India cuts import taxes on wheat, palm oil, refined oils

NEW DELHI, India (Reuters) — India has cut import taxes on wheat, crude palm oil and refined vegetable oils as part of efforts to curb food inflation.

Analysts expect India will import several million tonnes of wheat this year due to a small domestic crop.

Indian wheat imports are rare, but the new demand is unlikely to have a serious impact on the global wheat surplus.

New Delhi lowered the wheat import tax to 10 percent from 25 percent and cut the import duty on both crude palm oil and refined edible oils by five percentage points to 7.5 and 15 percent respectively, the order on a government website showed.

Wheat output in India, the world’s second-biggest producer, has fallen well below the peak of 2014-15, reducing stocks to the lowest level in nearly a decade and pushing domestic prices close to record highs.

Private trade in India has already imported more than one million tonnes of wheat in 2016, the most in nine years.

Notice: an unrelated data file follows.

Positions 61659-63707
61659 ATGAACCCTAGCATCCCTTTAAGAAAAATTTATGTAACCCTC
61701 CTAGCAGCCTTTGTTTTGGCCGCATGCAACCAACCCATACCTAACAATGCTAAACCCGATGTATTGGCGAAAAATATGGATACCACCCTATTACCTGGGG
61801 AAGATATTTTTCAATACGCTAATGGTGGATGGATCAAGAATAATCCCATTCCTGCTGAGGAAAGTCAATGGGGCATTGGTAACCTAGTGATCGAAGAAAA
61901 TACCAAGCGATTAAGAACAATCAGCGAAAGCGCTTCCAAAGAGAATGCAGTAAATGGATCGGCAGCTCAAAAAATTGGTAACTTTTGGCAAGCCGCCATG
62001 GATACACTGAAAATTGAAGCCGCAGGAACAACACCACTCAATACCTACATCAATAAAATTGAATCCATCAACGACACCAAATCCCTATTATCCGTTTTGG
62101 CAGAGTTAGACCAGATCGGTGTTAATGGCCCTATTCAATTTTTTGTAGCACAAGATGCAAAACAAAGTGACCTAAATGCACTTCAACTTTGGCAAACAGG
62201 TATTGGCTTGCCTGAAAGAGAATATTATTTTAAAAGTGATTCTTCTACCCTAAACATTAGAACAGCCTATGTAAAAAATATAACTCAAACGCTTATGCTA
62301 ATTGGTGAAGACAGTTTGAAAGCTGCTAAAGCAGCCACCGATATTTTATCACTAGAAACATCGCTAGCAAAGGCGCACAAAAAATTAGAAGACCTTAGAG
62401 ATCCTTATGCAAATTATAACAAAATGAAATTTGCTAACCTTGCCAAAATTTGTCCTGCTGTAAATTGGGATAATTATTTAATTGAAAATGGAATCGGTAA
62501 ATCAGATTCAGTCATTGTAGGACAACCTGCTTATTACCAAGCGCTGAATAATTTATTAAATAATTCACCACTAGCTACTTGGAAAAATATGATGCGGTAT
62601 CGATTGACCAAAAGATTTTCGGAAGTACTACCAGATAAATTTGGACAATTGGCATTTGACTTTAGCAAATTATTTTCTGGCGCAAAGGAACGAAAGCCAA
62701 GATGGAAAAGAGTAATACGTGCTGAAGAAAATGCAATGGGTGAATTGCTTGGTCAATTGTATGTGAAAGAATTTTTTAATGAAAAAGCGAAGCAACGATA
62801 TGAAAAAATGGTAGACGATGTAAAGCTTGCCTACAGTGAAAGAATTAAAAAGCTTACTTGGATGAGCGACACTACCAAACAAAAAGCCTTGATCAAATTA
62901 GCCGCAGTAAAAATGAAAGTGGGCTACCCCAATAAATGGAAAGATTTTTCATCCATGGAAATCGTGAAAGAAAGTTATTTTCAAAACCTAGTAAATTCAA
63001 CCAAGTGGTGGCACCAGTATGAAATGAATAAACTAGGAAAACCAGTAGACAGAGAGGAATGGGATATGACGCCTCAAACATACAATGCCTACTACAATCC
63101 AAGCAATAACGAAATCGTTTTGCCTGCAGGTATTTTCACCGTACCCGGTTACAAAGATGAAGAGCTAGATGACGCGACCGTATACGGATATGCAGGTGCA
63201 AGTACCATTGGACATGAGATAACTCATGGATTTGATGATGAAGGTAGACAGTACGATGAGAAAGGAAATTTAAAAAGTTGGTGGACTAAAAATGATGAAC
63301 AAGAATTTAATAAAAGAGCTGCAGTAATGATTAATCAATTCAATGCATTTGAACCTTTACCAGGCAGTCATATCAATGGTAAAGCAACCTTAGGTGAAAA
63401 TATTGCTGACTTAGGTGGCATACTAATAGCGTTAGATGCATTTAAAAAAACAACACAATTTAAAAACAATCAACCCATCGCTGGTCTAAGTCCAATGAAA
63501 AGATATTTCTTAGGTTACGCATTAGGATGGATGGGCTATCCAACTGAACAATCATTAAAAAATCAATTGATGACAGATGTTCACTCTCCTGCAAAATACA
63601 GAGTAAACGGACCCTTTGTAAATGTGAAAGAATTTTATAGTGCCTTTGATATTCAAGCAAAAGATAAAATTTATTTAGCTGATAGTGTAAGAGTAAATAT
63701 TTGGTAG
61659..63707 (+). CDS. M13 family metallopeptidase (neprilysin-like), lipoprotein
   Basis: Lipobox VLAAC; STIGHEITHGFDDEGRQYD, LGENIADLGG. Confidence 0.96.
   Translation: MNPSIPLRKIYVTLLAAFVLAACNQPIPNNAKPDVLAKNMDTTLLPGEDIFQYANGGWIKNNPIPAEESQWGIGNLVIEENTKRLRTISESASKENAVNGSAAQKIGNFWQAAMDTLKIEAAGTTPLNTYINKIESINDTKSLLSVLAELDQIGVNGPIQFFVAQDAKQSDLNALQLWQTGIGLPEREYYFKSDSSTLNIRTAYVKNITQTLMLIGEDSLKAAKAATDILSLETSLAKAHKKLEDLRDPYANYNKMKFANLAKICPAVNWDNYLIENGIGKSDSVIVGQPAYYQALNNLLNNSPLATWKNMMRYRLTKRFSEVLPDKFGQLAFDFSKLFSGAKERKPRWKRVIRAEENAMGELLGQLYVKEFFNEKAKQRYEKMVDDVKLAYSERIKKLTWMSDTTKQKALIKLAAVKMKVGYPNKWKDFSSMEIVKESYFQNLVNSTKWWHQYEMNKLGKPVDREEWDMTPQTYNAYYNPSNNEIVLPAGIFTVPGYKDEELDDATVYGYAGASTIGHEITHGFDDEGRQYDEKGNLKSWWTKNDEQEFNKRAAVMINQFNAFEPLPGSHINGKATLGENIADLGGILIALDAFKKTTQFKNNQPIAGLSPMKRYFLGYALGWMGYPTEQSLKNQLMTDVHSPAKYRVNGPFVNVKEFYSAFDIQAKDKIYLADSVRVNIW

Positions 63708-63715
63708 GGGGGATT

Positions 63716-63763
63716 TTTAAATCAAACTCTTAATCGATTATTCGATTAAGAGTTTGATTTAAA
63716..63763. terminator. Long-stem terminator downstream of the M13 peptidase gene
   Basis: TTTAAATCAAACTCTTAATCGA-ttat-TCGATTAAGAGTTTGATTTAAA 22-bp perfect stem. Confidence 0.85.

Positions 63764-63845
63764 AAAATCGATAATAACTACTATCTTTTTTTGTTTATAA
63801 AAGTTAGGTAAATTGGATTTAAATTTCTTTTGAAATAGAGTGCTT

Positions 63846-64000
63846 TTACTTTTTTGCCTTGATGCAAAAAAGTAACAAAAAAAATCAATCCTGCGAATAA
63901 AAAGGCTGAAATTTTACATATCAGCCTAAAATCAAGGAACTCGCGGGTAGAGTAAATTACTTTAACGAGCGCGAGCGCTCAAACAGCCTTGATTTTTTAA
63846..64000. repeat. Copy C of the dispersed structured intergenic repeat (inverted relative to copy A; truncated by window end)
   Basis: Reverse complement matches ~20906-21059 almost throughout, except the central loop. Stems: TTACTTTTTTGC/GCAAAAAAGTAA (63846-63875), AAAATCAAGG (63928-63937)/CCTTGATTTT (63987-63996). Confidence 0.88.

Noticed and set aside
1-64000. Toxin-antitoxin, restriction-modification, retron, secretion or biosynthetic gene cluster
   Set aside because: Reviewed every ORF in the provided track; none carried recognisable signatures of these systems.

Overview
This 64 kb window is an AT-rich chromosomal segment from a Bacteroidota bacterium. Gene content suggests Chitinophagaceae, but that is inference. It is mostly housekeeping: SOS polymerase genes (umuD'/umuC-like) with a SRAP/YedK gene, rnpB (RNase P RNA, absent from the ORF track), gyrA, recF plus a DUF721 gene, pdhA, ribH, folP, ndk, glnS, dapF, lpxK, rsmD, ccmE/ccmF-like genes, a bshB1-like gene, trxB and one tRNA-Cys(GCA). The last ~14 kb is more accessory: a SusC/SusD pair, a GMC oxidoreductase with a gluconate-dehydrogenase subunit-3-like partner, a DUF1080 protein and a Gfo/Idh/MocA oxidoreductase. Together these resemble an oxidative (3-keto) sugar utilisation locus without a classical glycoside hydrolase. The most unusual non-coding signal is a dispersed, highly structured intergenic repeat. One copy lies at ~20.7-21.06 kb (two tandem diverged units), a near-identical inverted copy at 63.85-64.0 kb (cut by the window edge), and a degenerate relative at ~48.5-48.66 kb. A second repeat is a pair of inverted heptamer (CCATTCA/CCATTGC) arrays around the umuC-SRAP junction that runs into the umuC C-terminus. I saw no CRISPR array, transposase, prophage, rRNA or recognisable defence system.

Traders had expected the government to reduce or even abolish the 25 percent import tariff to make imports cheaper and ease a domestic supply squeeze.

“It’s a good sign. Lower import tax will step up the availability of wheat in the local market,” said Veena Sharma, secretary of the Roller Flour Millers Federation of India, the country’s main wheat industry body.

The cut in taxes on the import of crude palm oil and refined edible oils is expected to increase demand for palm oil from Malaysia and Indonesia, major suppliers that are already enjoying strong demand from China.

India is the world’s biggest edible oil importer. Indian crushers believe the cut to the import duty is mistimed.

“We’re a bit disappointed as we’re on the verge of harvesting a new oilseed crop. The reduction in the duty will put pressure on local oilseed prices,” said Atul Chaturvedi, president of industry body Solvent Extractors Association of India.

Local vegetable oil prices have surged by 20 percent in the past three months.

“The government should have rather raised the differential between the duties of crude and refined oils to support the domestic refining industry,” Chaturvedi said.

Markets at a glance

explore

Stories from our other publications